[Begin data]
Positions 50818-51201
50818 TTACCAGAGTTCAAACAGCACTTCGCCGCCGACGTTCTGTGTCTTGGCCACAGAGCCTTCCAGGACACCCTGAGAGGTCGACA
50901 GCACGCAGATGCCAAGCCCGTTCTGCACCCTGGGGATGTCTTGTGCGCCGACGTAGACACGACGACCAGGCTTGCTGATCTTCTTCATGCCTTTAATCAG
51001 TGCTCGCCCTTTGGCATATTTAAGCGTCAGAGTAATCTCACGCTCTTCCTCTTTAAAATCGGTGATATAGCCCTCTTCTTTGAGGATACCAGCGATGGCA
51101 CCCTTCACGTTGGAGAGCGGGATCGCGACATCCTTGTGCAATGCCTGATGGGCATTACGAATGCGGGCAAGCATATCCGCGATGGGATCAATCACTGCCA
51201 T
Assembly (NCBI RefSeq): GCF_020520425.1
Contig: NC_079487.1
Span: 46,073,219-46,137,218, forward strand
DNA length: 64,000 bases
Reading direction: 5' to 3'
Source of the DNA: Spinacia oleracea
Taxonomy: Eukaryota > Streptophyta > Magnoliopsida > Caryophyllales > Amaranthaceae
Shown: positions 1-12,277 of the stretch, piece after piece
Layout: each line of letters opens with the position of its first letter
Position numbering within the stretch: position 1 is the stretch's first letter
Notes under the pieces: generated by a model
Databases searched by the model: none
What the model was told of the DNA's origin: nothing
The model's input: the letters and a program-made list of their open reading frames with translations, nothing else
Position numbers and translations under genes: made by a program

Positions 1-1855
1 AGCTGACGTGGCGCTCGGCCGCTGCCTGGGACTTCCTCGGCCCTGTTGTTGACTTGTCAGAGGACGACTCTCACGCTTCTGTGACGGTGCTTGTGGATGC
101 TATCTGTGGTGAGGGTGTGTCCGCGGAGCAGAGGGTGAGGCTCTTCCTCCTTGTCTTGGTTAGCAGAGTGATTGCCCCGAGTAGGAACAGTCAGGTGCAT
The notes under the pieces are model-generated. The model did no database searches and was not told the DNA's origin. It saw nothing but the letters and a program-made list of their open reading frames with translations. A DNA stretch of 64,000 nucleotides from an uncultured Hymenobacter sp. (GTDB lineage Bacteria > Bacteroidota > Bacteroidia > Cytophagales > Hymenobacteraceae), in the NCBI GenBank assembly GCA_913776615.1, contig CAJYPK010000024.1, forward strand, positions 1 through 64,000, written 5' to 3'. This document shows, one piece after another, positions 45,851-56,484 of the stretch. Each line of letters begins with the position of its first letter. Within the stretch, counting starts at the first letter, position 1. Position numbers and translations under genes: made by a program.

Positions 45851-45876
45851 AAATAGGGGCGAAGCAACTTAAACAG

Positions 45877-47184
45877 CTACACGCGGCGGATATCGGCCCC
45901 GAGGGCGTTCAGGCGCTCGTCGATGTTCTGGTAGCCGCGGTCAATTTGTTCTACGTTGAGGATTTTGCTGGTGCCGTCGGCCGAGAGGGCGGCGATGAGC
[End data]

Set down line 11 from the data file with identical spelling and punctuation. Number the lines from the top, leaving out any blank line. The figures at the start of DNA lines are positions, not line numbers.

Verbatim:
Reading direction: 5' to 3'